I am a creature of habit. My grocery list is pretty similar week to week. I have a favorite seat in the living room. Every fall, I begin to crochet. Every January, I pack up my needles and yarn. I am a creature of habit.
But, I fight it. Having a routine gives me peace of mind. Routines give students peace of mind. But a routine can be boring in lesson plans. Sure, my routine in the classroom with transitions and schedules should be consistent, but the content of my plans should be engaging and fun. And here lies the struggle.
Independently, I struggle with opening every lesson with a new, fresh take. I may start a unit out with a big bang, but, five days into a math lesson, I begin to run out of fun intro ideas. I hit a rut, and usually turn to Pinterest. I love Pinterest. But have any of you noticed that some of the ideas on Pinterest are just… cute? Adorable, interactive intros with not much academic meat to it’s bones. It’s simply cute and somewhat related to the subject you are teaching.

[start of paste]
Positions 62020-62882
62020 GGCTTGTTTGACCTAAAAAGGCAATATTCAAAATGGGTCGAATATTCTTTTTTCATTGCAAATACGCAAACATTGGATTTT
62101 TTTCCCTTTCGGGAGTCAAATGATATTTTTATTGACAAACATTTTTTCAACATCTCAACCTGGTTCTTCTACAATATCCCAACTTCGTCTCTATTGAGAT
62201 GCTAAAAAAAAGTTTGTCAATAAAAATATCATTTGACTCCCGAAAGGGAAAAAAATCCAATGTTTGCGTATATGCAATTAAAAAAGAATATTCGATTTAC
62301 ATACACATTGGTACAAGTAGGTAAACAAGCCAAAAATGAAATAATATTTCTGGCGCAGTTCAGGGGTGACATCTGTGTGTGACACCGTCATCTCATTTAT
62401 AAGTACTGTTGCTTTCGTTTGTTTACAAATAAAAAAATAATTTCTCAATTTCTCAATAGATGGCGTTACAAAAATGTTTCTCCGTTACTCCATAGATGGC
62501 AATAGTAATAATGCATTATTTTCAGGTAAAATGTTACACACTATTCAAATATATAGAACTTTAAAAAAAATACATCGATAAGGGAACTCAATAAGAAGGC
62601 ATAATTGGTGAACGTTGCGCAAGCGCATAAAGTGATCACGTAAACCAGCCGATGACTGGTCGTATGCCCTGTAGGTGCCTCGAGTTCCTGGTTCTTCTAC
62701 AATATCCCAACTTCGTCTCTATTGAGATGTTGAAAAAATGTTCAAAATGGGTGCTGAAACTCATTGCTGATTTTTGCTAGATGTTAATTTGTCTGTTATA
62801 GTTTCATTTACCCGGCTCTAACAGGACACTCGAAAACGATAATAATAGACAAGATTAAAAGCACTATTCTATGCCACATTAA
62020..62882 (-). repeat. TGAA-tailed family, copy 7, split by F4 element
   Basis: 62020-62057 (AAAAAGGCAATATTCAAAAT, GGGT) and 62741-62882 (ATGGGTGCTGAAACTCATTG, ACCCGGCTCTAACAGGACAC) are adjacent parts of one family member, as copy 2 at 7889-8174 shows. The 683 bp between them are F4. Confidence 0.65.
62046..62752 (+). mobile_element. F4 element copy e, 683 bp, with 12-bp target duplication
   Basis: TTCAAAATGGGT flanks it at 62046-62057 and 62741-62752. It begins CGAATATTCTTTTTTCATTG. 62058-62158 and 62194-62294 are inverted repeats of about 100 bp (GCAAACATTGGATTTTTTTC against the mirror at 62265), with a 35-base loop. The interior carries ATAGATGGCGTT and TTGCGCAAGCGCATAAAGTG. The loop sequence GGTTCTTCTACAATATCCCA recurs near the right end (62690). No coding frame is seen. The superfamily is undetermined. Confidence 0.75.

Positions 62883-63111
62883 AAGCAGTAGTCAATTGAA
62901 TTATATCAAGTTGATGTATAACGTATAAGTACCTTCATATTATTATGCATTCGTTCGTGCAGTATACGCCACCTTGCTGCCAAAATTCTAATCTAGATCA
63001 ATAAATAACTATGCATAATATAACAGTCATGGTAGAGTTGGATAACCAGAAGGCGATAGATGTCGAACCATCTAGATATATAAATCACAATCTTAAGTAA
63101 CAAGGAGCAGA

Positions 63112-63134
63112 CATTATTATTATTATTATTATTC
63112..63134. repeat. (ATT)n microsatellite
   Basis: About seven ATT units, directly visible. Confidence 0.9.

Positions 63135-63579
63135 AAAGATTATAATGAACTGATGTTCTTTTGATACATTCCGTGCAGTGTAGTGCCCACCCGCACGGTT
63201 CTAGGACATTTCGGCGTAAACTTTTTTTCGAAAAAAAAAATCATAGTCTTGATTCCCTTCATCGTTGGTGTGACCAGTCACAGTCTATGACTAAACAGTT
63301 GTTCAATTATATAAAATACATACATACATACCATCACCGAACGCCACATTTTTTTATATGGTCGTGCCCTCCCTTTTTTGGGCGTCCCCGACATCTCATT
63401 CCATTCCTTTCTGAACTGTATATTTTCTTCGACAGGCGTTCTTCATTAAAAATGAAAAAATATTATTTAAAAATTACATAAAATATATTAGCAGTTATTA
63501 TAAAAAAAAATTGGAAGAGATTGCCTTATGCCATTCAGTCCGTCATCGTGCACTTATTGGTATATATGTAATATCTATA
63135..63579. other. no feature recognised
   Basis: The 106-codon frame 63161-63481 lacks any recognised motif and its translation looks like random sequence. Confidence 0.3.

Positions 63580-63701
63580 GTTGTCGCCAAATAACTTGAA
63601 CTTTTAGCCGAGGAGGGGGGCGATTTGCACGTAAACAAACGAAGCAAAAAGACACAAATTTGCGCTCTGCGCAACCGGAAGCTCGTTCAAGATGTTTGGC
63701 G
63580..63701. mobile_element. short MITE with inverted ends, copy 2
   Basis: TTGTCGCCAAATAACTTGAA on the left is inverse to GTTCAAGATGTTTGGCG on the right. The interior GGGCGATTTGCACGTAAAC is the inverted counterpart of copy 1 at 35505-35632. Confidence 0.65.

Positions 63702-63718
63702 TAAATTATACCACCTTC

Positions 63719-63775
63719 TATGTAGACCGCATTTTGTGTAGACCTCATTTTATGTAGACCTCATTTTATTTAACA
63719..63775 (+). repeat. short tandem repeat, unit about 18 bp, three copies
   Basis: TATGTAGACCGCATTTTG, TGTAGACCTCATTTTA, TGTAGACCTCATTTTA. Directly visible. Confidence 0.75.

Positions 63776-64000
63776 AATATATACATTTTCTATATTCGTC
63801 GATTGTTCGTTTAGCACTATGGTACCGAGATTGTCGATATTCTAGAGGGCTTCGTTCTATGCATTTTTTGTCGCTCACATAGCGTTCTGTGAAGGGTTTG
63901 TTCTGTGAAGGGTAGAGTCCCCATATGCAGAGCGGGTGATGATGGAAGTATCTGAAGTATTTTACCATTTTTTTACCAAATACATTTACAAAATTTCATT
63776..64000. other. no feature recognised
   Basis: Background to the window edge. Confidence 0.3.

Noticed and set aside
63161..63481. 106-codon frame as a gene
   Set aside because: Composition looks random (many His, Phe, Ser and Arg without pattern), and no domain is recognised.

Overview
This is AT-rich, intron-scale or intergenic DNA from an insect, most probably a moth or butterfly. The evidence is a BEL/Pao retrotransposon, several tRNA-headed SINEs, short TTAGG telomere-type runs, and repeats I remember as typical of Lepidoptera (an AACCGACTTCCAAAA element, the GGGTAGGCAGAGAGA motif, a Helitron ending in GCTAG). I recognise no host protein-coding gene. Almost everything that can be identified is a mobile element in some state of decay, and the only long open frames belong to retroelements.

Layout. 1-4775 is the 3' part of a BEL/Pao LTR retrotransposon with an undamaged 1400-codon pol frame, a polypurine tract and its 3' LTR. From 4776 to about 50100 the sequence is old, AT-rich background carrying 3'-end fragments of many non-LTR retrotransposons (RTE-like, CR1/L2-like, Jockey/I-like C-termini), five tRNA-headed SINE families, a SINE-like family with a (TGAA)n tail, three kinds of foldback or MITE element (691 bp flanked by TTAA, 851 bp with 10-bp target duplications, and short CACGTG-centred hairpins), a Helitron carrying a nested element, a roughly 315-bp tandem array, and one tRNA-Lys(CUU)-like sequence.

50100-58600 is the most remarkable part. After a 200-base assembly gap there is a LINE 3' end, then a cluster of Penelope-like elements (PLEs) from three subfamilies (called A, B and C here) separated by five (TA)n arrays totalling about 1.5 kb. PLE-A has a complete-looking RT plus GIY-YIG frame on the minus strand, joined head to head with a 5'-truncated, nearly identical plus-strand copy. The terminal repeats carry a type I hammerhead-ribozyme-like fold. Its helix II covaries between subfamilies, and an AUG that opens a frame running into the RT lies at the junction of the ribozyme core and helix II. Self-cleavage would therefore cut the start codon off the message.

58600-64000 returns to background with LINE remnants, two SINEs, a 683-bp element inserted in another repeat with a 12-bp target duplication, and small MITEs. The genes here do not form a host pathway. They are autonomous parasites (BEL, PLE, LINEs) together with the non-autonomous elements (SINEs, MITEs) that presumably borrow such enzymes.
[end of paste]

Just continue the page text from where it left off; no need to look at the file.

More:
I have such a hard time incorporating these activities in the classroom. Where is the critical thinking? Where is the problem solving? What true value does this activity have? Which leaves me back at square one… Until now!
Margie Pearse, co-author of Teaching Numeracy, provided this wonderful list of ignitions and bridges for math lessons! This list will definitely stay next to my plan book as a reference guide for creating engaging and thought-provoking intros. Just click on the picture below to view the file!